Keywords and Clustering

Writing is basically a way of putting thoughts on paper. Our aim is to organize those thoughts cohesively for the reader to understand. Over time, many methods have been developed to help us transfer thoughts from our brain to paper or computer screen, and into the brain of the reader.

As I struggled to come up with a plan for the next scene of my work in progress, I remembered a basic method that worked well for me in the past. When too many thoughts are crowding my head, I like to organize them using “clustering,” sometimes  called “webbing.” It has been around for a few decades, but it is still a wonderful tool.

We all know about keywords. We use them in web searches all the time. One main word will trigger many other related words and ideas. In clustering we use keywords to trigger associations. The beauty of using keywords is that you don’t have to write whole sentences in order to remember the thoughts associated with them.

To organize your thoughts, start with a keyword for the main topic of your scene. Close your eyes and imagine that word. What thoughts come to mind? Choose a keyword from one of those thoughts and write it down, Circle it and link it to the main keyword. Do this for each of the ideas that come to you when you think about the main keyword.

Below you can see how I used clustering to come up with ideas about Tenedos Bay, the setting of my scene. Associated with that keyword, I have come up with five lesser keywords (like subheadings): rocky islets, trail, other boats, shelter, and forest. When I think of each of these in turn, more ideas come to me and I jot those keywords down, linking them to the origin of the thought. Once I have done that for each of the main keywords, I end up with five groupings of ideas. Now I’m ready to write.

img750I may not use all of the ideas that I jotted down, but it’s better to have more than I need than not enough. If you were using this particular cluster map, you might want to make some sentences about the trail to Unwin Lake. You can follow the links in that series of mini clusters and build your sentence from the keywords, adding any of the associations that you had in mind as you wrote them down. Using “rocks, roots, well worn,” and “Unwin Lake” you might come up with a sentence like: I followed the well-worn rocky trail to Unwin Lake taking care not to trip over tree roots that crossed the path.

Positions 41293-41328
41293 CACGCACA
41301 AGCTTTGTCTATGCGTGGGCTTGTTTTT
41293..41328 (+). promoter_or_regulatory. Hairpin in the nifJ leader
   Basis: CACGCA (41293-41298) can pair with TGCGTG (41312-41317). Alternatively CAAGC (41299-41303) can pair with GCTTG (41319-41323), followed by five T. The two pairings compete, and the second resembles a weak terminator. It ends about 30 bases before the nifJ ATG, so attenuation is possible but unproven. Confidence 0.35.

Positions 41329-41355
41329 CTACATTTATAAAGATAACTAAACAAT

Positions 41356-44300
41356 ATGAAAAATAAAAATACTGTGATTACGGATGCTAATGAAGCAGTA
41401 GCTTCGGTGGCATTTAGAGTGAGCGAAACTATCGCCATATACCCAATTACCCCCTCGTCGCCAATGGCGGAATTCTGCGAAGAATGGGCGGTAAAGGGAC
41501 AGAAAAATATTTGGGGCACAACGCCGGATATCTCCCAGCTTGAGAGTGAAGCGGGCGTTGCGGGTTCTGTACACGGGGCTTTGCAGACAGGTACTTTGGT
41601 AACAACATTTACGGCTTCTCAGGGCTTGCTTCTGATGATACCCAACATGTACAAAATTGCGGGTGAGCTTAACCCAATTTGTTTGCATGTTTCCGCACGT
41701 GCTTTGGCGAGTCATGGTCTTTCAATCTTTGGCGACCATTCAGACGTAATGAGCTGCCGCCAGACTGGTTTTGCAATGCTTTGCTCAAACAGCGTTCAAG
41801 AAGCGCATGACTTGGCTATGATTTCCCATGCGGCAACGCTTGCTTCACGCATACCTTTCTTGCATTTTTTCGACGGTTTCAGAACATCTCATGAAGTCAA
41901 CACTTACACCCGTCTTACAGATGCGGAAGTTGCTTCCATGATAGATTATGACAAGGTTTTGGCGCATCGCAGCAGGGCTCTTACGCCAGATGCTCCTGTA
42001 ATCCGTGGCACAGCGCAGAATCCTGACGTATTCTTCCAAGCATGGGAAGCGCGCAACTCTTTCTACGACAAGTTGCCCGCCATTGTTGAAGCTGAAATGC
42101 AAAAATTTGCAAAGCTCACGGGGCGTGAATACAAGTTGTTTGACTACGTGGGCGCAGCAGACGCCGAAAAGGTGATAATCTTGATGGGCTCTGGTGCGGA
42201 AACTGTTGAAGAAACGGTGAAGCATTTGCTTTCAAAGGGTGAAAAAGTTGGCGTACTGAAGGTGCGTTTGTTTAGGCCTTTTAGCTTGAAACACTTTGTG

Two shorter sentences would probably be better, but you get the idea of using the cluster words in your writing. Once you have your basic idea written, you can play with the sentence to make it better until you’re happy with it.

You can elaborate on these ideas until you’ve reached into the farthest recesses of your mind to pull out every associated idea that you feel is relevant, and when you’ve finished, you have a paragraph of sentences that are all related to the keyword “trail.”

Each of the groupings will make a good paragraph. Your thoughts will be organized and no longer be mistaken for scrambled eggs in word form.

If you haven’t tried clustering, why not give it a try just for fun?

 

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10 thoughts on “Keywords and Clustering

  1. I read this with great interest as I use a very similar method when doing risk assessments… my pages end much like your example , but it works and certainly makes the writing of the risk assessments so much easier,,,

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  2. It has been around for quite a while. I used a basic version of it with kids at school when we made up sentences in grade one (putting ideas together), but I used it myself for sorting out problems I needed to work through. Works for any topic – personal stuff, or projects you have on the go, or dinner ideas (menu planning) – just about anything. But I really like it for my writing. At school we called it brainstorming and the kids were (for once) allowed to call out their ideas. I would write as fast as I could, adding their ideas and linking the keywords (where they wanted them to go) to the words already on the chalkboard. Then we would follow the path from general to specific to make sentences.

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  3. I guess this is what I used in preparation for writing our second novel, Anneli 🙂 That was about as far as my planning went! I still have the ‘diagram’ somewhere. As a past student of computer science, it felt like a misshapen and muddled flowchart (which used to be drawn with beautiful diamonds and oblongs and straight lines), but it did the job! There are lots of mind mapping apps and things now, but I think I prefer the traditional link between hand, pen, and paper for that sort of thing! 🙂

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